'a typical seasonal ceremony' on the 'concrete' level. Caster's applica-
tion of the material cannot be said to be adequate.
A critique of this sort could be raised against the whole idea of the
'ritual pattern'. As Bernhardt puts it:
One now explains the transmitted points of agreement between the reli-
gions and cultures of the ancient Near East not only through one and the
same primaeval human situation; one attempts to determine the latter in
detail and speaks of the migration of a 'ritual pattern', that is, one moves
from a religio-psychological effort into the realm of concrete historical
relationships (1961: 55).14

Quite ironically, Gaster himself brings a beautiful example of how


correspondence in one field should not be transferred to another, and
the example is from the world of philology. Both in Indo-European and
Semitic languages we find the term 'head' in the meaning 'the source
of a river'. A comparison on the psychological level would here be in
order. But philologically, EJKi has nothing to do with Ke^a^f] or caput

14. 'Man erklart namlich nun die ermittelten Ubereinstimmungen in den Reli-
gionen und Kulturen des Alten Vorderen Orients nicht nur durch die gleiche
menschliche Ursituation und sucht diese wiederum ihrerseits noch na'her zu bestim-
men, sondern redet von einer Wanderung des "ritual pattern", wechselt also vom
religions-psychologischen Ansatz tiber in den Bereich konkreter historischer
Beziehungen.'
44 The Royal God

(Hebrew, Greek and Latin for 'head' and 'source of a river'; Caster
1961: 13). The analogy on the psychological level in this example has
no equivalent on the philological level. Caster should have been
equally rigorous in his work on folklore. One may note various psycho-
logical correspondences in religious ideas and practices all over the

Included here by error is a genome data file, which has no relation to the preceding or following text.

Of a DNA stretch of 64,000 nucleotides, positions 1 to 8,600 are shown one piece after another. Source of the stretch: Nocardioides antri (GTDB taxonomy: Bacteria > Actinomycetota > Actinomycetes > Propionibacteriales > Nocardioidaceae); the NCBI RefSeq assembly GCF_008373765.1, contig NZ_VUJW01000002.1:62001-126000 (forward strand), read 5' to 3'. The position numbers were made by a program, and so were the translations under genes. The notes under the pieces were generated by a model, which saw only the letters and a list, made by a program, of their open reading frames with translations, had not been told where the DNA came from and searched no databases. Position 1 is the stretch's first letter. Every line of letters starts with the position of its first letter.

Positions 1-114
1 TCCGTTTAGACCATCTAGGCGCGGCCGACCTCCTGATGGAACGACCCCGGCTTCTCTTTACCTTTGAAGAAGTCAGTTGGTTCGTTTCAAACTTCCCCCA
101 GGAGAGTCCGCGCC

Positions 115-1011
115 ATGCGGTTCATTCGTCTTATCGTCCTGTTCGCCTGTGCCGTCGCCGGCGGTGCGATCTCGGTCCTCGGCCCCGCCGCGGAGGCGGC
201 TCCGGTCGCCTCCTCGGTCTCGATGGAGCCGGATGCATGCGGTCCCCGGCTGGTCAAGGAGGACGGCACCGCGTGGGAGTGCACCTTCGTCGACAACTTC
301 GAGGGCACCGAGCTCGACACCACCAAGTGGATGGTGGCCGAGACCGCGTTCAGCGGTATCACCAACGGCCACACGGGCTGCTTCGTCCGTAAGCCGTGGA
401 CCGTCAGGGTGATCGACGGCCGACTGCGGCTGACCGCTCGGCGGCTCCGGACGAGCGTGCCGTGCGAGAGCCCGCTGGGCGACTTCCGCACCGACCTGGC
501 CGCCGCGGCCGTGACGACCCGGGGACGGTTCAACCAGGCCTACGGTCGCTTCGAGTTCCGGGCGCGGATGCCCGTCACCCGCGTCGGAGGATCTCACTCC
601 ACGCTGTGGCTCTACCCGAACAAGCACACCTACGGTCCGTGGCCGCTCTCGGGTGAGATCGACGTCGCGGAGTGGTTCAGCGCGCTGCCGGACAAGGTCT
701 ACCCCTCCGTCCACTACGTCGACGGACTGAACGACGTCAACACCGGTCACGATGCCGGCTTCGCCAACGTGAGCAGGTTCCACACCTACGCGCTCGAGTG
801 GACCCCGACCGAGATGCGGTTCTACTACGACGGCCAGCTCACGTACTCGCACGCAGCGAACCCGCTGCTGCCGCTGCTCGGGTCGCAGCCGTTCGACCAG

world. But an analysis of this should be kept on the psychological level.
Consequently one cannot assume—as Caster does—that many of the
rites and customs mentioned in his book are necessarily rooted in a
cultic seasonal ritual.
It is true that the changing of the seasons is of major importance for
human beings and that human beings all over the world have antici-
pated the coming of the rain (or of the sun) with some anxiety. This is a
fundamental condition for life on earth and human beings have always
given expression to this in various ways. Cultic rites may be one
expression, the fight between two persons disguised as summer and
winter another (Caster 1961: 37), and a third one may take the form of
stories in which the leading characters are construed as representatives
of the antagonists of the SP. These different expressions may not have
anything to do with each other except on the psychological level. As
mentioned previously, Caster should have kept to the psychological
level—which in fact the preface to his second edition presupposes—
rather than postulating that various popular traditions and works of lit-
erature from all over the world are rooted in 'certain traditional patterns
of ritual'(1961: 12).
In short, through a careless application of vast and varied material,
Caster has constructed an artificial pattern, known as the 'seasonal pat-
tern'. This is the Procrustean bed in which the same material is placed.

The Seasonal Pattern and the Akitu Festival


One of the few, but nevertheless very important, examples Caster
thinks to have found of a complete seasonal pattern ritual is the Baby-
lonian Akitu festival (1961: 62-64). The ritual is, however, only a
complete seasonal ritual because Caster reads his own construction, the
SP, into the ritual.
Caster himself points to the fact that it is doubtful whether the
appointment of an interim king (interrex) is an element present in the
ritual (1961: 69 n. 4). Caster postulates that during the Akitu festival 'a
sacred pantomime in which the god was portrayed as having sunk into
the netherworld and was ritually bewailed' took place (1961: 64).
4. Interpretations of the Ugaritic Baal-cycle 45

'Subsequently, of course, he returned to earth' (1961: 64). There is no


evidence for such a pantomime. Gaster refers in this connection to
S. Langdon's very questionable interpretation of VAT 9555 (Langdon
1923). Langdon sums up VAT 9555 under the headline The Death and
Resurrection of Bel-Marduk' and he interprets the text as a cult-com-
mentary to a now lost ritual of the Babylonian New Year festival.
The evidence for a mimetic combat which represents the struggle
between the divine protagonists is remarkably scarce. Gaster concludes
by referring to a text and a seal impression that there once existed such
a 'mimetic combat'. The text is the very enigmatic VAT 9555. The